Voice is starting to redefine how consumers buy brands. Brands will increasingly have to navigate a world that doesn’t have a traditional user interface — zero UI.
As Google CEO Sundar Pichai put it, “we will move from mobile first to an AI first world.”
Walker Sands recently reported that one in five (19%) have made a voice purchase through Amazon Echo or similar device and another third (33%) plan to do so in the next year. According to ComScore, 50% of all searches will be voice searches by 2020.
Amazon is leading much of this charge. 84% of consumers made Amazon purchases in the last year (55% are Amazon Prime members). And by owning the channel, it has a massive impact on how brands are discovered within that channel.
At the same time, Amazon is ramping up its private-label, rolling out 20 distinct private-label brands in categories from clothing to baby to bedding. Some like AmazonBasics and Amazon Elements, have Amazon in the name. But most of the new private label brands, like Happy Belly and Lark & Ro, don’t. This is already impacting brands in any category that Amazon enters.
According to research from 1010data, Amazon now sells more batteries than Duracell. AmazonBasics only launched batteries in 2009 and has already become the online market leader (33% market share versus 22%). As Jed Alpert at 1010data put it,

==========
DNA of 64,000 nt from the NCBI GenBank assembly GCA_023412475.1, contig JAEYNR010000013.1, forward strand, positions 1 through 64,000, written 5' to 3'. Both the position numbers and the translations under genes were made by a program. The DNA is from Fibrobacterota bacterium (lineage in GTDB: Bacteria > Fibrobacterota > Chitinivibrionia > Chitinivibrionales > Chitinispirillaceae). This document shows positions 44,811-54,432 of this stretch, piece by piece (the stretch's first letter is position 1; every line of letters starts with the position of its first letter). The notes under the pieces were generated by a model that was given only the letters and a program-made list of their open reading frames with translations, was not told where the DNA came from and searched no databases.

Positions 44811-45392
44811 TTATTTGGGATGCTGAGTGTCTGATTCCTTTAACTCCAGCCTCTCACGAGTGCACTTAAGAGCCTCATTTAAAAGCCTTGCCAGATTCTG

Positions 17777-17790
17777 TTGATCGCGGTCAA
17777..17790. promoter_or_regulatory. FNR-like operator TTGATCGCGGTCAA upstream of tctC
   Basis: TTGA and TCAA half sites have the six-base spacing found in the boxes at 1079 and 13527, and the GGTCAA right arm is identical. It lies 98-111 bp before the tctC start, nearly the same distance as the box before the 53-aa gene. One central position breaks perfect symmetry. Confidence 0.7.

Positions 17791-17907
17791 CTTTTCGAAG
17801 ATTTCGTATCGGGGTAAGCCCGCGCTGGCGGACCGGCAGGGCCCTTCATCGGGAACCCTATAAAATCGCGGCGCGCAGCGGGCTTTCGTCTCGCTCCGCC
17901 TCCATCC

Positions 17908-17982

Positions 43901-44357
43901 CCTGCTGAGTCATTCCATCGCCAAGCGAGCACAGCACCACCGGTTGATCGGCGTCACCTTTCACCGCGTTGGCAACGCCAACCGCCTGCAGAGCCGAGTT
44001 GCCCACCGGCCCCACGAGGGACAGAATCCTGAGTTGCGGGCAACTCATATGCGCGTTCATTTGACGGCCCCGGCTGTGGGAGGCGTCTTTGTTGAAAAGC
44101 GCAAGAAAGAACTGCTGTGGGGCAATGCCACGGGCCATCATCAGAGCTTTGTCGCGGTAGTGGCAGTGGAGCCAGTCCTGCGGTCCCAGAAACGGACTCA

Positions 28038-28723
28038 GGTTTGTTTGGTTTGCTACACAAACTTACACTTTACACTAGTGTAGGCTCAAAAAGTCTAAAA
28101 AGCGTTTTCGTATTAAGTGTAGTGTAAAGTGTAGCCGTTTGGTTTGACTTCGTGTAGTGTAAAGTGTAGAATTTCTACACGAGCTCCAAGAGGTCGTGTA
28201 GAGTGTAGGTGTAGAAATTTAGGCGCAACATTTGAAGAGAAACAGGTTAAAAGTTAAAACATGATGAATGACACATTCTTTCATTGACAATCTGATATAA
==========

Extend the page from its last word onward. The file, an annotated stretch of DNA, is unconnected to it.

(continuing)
“The bottom line for brands is they can no longer view Amazon as solely a channel and need to acknowledge them as a competitor.”
Private-label competition is nothing new. But it will be interesting to see how this plays out in voice commerce, where the retail experience is guided by AI that is owned by the makers of private-label. All of these shifts in retail will be tricky for brands to navigate. It will be a litmus test for the underlying strength of brands.
Here are a few related cartoons I’ve drawn over the years:
“Internet of Things” January 2014